b cTNM is the clinical classification, and pTNM is the pathologic classification. The y prefix is used for those cancers that are classified after neoadjuvant pretreatment (e.g., ypTNM). Patients who have a complete pathologic response (ypT0, N0, cM0) may be similar to stage group 0 or I. The r prefix is to be used for those cancers that have recurred after a disease-free interval (rTNM).
c Dukes B is a composite of better (T3, N0, M0) and worse (T4, N0, M0) prognostic groups, as is Dukes C (any T, N1, M0 and any T, N2, M0). MAC is the modified Astler-Coller classification.
0TisN0M0----
IT1N0M0AA
T2N0M0AB1
IIAT3N0M0BB2
IIBT4aN0M0BB2
IICT4bN0M0BB3
IIIAT1–T2N1/N1cM0CC1
T1N2aM0CC1
IIIBT3–T4aN1/N1cM0CC2
T2–T3N2aM0CC1/C2
T1–T2N2bM0CC1
IIICT4aN2aM0CC2
T3–T4aN2bM0CC2
T4bN1–N2M0CC3
IVAAny TAny NM1a----
IVBAny TAny NM1b----

A major pooled analysis evaluating the impact of T and N stage and treatment on survival and relapse in patients with rectal cancer who are treated with adjuvant therapy has been published.[9] In addition, a new tumor-metastasis staging strategy for node-positive rectal cancer has been proposed.[10]

References:

  1. Colon and rectum. In: Edge SB, Byrd DR, Compton CC, et al., eds.: AJCC Cancer Staging Manual. 7th ed. New York, NY: Springer, 2010, pp 143-64.
  2. Colon and rectum. In: American Joint Committee on Cancer.: AJCC Cancer Staging Manual. 6th ed. New York, NY: Springer, 2002, pp 113-124.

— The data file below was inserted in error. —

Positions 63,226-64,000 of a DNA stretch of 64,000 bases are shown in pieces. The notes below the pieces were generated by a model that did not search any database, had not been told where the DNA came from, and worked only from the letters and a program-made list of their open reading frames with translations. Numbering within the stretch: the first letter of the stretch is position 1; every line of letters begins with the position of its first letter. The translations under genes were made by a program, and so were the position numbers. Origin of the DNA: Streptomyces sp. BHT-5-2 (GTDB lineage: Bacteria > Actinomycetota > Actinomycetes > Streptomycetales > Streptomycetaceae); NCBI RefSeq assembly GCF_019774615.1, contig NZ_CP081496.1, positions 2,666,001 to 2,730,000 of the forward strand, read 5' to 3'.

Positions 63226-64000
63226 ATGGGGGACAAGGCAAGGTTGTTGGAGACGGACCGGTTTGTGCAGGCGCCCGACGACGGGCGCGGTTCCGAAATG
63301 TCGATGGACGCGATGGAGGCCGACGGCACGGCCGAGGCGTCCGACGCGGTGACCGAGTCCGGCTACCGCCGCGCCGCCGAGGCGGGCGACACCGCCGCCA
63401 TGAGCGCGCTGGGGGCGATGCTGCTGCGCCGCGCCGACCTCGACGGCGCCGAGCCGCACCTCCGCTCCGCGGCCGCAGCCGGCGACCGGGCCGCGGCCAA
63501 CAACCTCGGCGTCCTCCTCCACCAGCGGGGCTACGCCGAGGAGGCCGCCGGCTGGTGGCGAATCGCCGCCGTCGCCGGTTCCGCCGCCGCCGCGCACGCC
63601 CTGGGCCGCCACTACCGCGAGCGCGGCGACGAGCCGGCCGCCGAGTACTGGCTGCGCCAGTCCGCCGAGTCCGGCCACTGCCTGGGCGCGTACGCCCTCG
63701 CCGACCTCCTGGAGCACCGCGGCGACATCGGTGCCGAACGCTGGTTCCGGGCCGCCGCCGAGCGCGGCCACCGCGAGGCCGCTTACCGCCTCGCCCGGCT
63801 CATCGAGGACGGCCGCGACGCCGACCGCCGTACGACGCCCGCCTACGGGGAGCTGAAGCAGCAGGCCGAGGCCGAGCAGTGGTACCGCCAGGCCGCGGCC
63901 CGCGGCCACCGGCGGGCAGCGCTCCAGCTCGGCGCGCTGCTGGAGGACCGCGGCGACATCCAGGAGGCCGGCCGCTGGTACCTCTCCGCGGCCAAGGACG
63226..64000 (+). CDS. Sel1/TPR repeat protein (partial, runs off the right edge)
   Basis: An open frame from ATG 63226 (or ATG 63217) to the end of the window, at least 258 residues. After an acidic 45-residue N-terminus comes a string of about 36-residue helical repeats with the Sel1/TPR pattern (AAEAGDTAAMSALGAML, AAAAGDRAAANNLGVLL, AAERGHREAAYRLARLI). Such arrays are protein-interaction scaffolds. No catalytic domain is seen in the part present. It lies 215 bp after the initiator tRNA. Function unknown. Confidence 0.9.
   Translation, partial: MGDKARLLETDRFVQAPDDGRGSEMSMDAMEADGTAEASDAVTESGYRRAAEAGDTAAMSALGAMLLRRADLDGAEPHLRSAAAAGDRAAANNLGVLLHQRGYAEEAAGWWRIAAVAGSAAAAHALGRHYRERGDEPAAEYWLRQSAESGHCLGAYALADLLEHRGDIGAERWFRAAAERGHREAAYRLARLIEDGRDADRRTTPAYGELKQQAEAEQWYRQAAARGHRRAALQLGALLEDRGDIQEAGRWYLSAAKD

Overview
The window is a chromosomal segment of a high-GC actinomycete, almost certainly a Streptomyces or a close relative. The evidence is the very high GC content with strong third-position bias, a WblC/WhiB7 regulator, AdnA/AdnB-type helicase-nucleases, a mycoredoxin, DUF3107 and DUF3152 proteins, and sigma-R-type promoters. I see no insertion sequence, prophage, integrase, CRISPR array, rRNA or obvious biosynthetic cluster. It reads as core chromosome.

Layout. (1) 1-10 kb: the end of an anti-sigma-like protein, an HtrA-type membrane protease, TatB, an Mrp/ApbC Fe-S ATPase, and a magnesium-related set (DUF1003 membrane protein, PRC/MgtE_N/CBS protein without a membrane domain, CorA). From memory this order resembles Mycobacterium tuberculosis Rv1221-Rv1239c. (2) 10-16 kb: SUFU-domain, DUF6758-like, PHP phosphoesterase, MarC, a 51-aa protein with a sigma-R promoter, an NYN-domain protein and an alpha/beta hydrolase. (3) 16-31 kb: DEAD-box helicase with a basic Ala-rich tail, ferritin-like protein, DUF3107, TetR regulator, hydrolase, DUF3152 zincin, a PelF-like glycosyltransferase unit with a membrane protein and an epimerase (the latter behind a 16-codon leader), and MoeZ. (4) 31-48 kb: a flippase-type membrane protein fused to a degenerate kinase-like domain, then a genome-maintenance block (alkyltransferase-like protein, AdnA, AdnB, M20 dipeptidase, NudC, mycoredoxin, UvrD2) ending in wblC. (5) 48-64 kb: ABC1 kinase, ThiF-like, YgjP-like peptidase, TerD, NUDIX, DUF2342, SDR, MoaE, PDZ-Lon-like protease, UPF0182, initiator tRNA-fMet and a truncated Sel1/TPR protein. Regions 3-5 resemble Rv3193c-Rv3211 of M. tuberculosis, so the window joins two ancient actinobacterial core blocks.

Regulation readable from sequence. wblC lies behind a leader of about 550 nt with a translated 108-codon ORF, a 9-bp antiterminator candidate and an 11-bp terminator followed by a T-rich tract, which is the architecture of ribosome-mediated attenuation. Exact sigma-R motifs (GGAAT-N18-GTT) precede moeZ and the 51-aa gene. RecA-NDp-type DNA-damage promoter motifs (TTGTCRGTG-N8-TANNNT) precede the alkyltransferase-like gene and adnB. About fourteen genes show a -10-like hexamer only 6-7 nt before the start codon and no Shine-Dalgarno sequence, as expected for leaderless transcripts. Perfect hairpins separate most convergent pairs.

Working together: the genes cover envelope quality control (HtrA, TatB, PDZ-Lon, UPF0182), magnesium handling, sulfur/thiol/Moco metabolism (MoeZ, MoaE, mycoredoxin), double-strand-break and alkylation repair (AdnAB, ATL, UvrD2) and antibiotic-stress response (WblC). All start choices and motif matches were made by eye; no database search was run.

3. Compton CC, Greene FL: The staging of colorectal cancer: 2004 and beyond. CA Cancer J Clin 54 (6): 295-308, 2004 Nov-Dec.
  4. Nelson H, Petrelli N, Carlin A, et al.: Guidelines 2000 for colon and rectal cancer surgery. J Natl Cancer Inst 93 (8): 583-96, 2001.
  5. Swanson RS, Compton CC, Stewart AK, et al.: The prognosis of T3N0 colon cancer is dependent on the number of lymph nodes examined. Ann Surg Oncol 10 (1): 65-71, 2003 Jan-Feb.
  6. Le Voyer TE, Sigurdson ER, Hanlon AL, et al.: Colon cancer survival is associated with increasing number of lymph nodes analyzed: a secondary survey of intergroup trial INT-0089. J Clin Oncol 21 (15): 2912-9, 2003.
  7. Prandi M, Lionetto R, Bini A, et al.: Prognostic evaluation of stage B colon cancer patients is improved by an adequate lymphadenectomy: results of a secondary analysis of a large scale adjuvant trial. Ann Surg 235 (4): 458-63, 2002.
  8. Tepper JE, O'Connell MJ, Niedzwiecki D, et al.: Impact of number of nodes retrieved on outcome in patients with rectal cancer. J Clin Oncol 19 (1): 157-63, 2001.
  9. Gunderson LL, Sargent DJ, Tepper JE, et al.: Impact of T and N stage and treatment on survival and relapse in adjuvant rectal cancer: a pooled analysis. J Clin Oncol 22 (10): 1785-96, 2004.
  10. Greene FL, Stewart AK, Norton HJ: New tumor-node-metastasis staging strategy for node-positive (stage III) rectal cancer: an analysis. J Clin Oncol 22 (10): 1778-84, 2004.